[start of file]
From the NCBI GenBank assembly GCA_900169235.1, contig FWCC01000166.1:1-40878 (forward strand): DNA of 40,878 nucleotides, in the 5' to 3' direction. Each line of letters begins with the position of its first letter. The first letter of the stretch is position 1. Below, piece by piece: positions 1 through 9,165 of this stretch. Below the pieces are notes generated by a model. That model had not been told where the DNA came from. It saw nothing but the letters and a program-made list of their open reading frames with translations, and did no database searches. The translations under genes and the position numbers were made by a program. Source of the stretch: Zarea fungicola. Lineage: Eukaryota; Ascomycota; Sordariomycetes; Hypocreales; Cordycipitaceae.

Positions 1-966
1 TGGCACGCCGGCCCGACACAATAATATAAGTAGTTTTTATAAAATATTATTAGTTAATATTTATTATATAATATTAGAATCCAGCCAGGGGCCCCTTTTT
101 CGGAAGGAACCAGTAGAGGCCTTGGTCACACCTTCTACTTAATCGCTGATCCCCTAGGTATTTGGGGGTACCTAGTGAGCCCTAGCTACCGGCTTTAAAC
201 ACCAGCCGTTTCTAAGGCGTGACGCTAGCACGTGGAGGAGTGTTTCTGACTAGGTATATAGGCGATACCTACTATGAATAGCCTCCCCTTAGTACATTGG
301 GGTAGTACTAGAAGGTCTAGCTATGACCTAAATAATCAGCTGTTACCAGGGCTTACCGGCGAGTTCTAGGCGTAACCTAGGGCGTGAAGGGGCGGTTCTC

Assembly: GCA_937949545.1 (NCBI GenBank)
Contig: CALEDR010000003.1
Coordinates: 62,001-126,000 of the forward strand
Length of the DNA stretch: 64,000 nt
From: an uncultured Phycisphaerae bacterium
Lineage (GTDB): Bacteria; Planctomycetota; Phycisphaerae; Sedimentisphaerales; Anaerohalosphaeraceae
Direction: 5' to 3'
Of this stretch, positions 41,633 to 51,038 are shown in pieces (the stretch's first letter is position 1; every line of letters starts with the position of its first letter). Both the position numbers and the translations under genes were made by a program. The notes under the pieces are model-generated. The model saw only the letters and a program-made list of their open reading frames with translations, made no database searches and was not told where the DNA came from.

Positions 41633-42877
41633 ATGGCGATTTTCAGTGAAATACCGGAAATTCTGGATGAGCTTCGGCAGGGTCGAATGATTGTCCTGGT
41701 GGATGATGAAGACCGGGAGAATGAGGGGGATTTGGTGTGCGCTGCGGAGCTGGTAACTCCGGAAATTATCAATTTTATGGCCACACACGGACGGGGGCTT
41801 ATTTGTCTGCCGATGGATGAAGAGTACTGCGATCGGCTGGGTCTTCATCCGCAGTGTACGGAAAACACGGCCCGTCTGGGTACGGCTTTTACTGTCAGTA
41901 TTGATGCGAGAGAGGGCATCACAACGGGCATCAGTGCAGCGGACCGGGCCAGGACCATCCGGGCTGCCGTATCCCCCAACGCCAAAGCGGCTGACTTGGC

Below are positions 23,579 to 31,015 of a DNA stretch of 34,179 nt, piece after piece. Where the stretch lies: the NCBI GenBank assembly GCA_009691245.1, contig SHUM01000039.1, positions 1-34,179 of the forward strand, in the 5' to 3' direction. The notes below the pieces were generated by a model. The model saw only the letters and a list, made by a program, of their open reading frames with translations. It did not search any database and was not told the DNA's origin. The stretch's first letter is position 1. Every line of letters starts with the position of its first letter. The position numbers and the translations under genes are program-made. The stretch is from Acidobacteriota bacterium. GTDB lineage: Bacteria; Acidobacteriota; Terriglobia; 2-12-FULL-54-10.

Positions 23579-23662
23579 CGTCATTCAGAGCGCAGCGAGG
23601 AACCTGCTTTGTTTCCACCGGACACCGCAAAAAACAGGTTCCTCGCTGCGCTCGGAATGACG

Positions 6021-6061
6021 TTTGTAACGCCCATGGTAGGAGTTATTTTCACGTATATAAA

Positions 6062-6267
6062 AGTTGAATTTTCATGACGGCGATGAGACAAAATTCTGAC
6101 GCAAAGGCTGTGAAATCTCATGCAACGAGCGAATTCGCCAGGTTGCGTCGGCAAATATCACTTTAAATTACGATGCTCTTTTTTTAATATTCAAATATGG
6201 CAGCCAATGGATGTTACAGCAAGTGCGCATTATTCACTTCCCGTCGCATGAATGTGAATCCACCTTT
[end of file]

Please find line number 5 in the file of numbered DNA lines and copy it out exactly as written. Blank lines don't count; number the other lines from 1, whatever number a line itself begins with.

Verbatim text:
201 ACCAGCCGTTTCTAAGGCGTGACGCTAGCACGTGGAGGAGTGTTTCTGACTAGGTATATAGGCGATACCTACTATGAATAGCCTCCCCTTAGTACATTGG